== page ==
Millennials are adept at social media and have created a new style of communication. How have Millennials changed the way companies communicate internally?

I see much more use of instant messaging programs and Wikis.  And the mobile device transformation is phenomenal. Millennials seem okay with taking their work home with them on their phones. The time they spend on Facebook in the afternoon in the office is swapped for them taking care of a client request at 8 PM, probably while out with friends. They’re dedicated and hard-working, just in a different way. The older generation sees it as a negative to be tethered to your phone. It’s a chore. Millennials see it as just another piece of the puzzle, a puzzle with blurred lines — and millions of pieces if you add in work, life, love, Facebook, etc.!

Millennials are being promoted above Boomers because of their superior technological skills, creating tension between the two generations. How are companies managing this tension?

I think many companies are failing at this now. And it’s urgent that action is taken. The Boomers will be around for another fifteen years as senior leaders. Companies need to get their older workers more and better training. And companies cannot rely on promoting younger workers solely based on tech skills. Younger workers need management training.

What skills do Millennials need to develop to become effective leaders?

I would suggest that they understand how to deal with interpersonal conflict, learn how to negotiate in person, acquire problem-solving strategies, value expertise and gain a familiarity with hierarchy and process.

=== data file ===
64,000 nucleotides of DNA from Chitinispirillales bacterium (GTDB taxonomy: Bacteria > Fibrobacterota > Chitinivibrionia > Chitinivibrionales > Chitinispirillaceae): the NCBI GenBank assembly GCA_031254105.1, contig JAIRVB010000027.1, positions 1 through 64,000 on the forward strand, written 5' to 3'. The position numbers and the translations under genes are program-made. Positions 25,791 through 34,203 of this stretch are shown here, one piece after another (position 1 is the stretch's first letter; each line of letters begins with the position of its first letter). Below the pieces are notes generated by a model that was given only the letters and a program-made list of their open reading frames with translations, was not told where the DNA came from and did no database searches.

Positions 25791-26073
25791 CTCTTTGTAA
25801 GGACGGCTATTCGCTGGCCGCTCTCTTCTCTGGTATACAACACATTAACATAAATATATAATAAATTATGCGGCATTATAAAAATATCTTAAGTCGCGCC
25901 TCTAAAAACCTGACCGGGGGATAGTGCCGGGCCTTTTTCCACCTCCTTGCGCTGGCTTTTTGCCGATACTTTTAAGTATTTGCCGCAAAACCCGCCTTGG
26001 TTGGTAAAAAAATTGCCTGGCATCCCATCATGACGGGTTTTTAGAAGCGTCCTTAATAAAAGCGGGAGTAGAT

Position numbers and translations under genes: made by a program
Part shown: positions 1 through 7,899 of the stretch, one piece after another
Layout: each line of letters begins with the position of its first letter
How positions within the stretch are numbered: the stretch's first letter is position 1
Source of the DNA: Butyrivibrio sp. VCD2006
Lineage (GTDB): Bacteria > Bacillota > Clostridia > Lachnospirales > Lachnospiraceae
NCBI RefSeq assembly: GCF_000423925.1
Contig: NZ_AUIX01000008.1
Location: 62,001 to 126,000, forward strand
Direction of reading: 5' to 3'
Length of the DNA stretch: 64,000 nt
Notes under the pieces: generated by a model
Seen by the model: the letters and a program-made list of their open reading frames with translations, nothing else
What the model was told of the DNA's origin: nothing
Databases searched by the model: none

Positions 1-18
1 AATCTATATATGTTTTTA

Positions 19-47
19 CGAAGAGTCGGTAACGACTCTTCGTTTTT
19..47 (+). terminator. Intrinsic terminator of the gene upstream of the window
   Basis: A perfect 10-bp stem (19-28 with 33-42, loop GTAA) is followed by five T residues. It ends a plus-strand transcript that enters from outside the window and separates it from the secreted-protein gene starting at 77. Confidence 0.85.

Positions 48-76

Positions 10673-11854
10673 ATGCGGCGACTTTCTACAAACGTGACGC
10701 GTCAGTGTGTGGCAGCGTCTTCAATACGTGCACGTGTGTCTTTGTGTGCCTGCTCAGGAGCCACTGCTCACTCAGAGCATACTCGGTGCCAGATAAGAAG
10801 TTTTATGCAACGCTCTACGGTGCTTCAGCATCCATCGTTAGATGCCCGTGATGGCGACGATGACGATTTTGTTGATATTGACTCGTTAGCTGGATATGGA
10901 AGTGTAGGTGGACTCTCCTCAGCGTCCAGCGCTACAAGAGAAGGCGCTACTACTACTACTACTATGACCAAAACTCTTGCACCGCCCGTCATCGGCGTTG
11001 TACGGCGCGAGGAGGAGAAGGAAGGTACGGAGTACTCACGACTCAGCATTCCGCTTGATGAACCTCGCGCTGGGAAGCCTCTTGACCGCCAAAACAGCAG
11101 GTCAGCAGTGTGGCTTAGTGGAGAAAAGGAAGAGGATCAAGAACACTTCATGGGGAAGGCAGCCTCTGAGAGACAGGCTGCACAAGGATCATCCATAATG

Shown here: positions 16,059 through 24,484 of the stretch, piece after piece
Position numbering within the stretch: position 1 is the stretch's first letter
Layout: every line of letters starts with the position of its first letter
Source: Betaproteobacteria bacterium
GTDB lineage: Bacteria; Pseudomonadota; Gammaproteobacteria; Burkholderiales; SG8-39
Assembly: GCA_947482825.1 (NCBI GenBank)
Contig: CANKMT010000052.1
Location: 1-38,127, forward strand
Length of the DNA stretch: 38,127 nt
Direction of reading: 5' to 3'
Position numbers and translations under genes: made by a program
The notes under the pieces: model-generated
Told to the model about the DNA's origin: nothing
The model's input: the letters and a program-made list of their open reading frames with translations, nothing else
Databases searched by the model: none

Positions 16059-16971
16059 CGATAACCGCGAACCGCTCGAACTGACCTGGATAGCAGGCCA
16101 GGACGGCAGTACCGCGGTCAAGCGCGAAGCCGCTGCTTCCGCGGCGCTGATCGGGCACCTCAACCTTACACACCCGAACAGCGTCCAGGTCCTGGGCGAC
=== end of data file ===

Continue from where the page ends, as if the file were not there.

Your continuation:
I heard Malcolm Gladwell speak about how Apple utilized social learning (open sourcing, sharing, stealing) on the bottom end to boost creativity. But as the product ascended up the development ladder, Steve Jobs created a funnel where he was in control of the final product, image, and marketing. A very interesting interpretation by Gladwell of a company that utilized much of today’s Millennial culture (30 years ago) to create products, but used proven traditional business hierarchy to manage the product’s release and sale.

Do not let technology define you as a leader. Utilize it as a tool. As a leader in the workplace, you are not your Facebook profile or Instagram account. The younger end of the Millennial spectrum will have grown up with nothing but touch pads and their lives captured online. Is there a way to harness that powerful framing of life in the business world?